Mandeep Kaur was born is the Punjab and is the first Sikh Chaplain in the MOD. In her role, she has responsibility of "providing moral, pastoral and spiritual support to Sikhs serving in the armed forces and their families." She met me off the train at Birmingham station and we sat in a cafe and talked long beyond the sixty minutes I had promised her. She is a warm, thoughtful person who was immensely generous with both her time and her thoughts and feelings.
Mandeep believes it is virtuous to develop oneself and to strive to be a good person where "good" is defines as taking righteous actions and conducting oneself honourably. Love is the essence of virtue as love pushes the ego away and enables selfless service, tolerance, and humility all of which are the very opposite of sinful behaviour. Behaving virtuously is beneficial to her in many ways: it makes her feel good and when she feels good she sees that goodness comes back to her; it results in her receiving respect from others; and it delivers financial and material success in that when she leaves greed and envy behind her, she automatically feels satisfied with what she has and sees herself as successful.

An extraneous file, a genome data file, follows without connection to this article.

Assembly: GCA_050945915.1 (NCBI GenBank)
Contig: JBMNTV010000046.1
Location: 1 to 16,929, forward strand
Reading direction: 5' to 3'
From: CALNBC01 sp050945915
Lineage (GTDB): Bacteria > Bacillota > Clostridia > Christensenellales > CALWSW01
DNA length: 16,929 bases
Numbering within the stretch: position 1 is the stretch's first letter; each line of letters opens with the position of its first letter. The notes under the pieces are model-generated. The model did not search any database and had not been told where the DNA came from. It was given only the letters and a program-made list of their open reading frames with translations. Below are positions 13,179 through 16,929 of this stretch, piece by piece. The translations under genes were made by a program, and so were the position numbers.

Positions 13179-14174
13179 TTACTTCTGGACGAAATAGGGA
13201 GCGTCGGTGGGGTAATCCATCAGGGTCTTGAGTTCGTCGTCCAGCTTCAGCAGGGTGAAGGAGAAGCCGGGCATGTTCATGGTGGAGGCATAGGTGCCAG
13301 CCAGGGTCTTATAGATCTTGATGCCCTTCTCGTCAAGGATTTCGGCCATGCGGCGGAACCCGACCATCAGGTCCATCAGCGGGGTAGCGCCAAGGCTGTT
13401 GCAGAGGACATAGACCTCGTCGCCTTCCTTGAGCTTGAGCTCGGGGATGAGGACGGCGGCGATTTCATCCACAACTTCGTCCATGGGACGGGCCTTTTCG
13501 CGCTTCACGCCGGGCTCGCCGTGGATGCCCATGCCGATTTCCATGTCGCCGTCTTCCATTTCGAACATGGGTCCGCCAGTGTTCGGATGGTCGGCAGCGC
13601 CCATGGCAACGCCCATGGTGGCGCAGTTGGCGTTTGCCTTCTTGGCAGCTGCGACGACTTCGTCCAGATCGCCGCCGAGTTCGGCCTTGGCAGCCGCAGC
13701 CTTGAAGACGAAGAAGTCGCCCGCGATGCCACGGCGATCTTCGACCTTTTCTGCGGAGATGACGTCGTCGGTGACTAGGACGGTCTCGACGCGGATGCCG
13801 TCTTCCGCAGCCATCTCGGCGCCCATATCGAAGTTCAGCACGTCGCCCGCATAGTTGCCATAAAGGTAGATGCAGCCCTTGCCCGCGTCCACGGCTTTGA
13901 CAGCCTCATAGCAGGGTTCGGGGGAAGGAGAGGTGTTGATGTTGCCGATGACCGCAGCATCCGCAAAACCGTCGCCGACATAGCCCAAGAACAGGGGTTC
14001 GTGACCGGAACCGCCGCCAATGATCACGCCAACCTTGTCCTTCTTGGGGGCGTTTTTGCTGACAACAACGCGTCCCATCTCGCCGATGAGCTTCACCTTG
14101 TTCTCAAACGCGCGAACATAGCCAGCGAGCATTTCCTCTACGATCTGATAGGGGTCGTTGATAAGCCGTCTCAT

She does not think that people, and she would include herself in this, think actively about virtue and definitely believes that this needs to change and we need to start the debate about the virtue of virtue. In general, she sees that a lack of dialogue about virtue has caused us to take it for granted when there is clearly a large and growing lack of virtue in our society. As humans, we need to be taught to be human and to live in humanity. Accepting this statement is a necessary first step to developing humanity.
In order to embed virtue Mandeep stated very simply "change yourself and the world will change". If you want your world to be better, you have to be better. If you are bad, your world will be bad. To that end, we all have a responsibility to bring out the best in others, to thank, praise and acknowledge them for positive contributions they make. We also have a responsibility to bring out the best in ourselves by reflecting on our behaviour and taking actions like forgiving someone or endeavouring not to tell fibs the next day. We do not live in a world where we can do whatever we want. We need to live together humanely for the sake of humanity or we are little better than beasts in the wilderness. Virtue is the enabler.
For more on the virtue project and links to other interview summaries, please see an earlier post: Behavioural Change: The Way out of this Mess? (for the virtue project)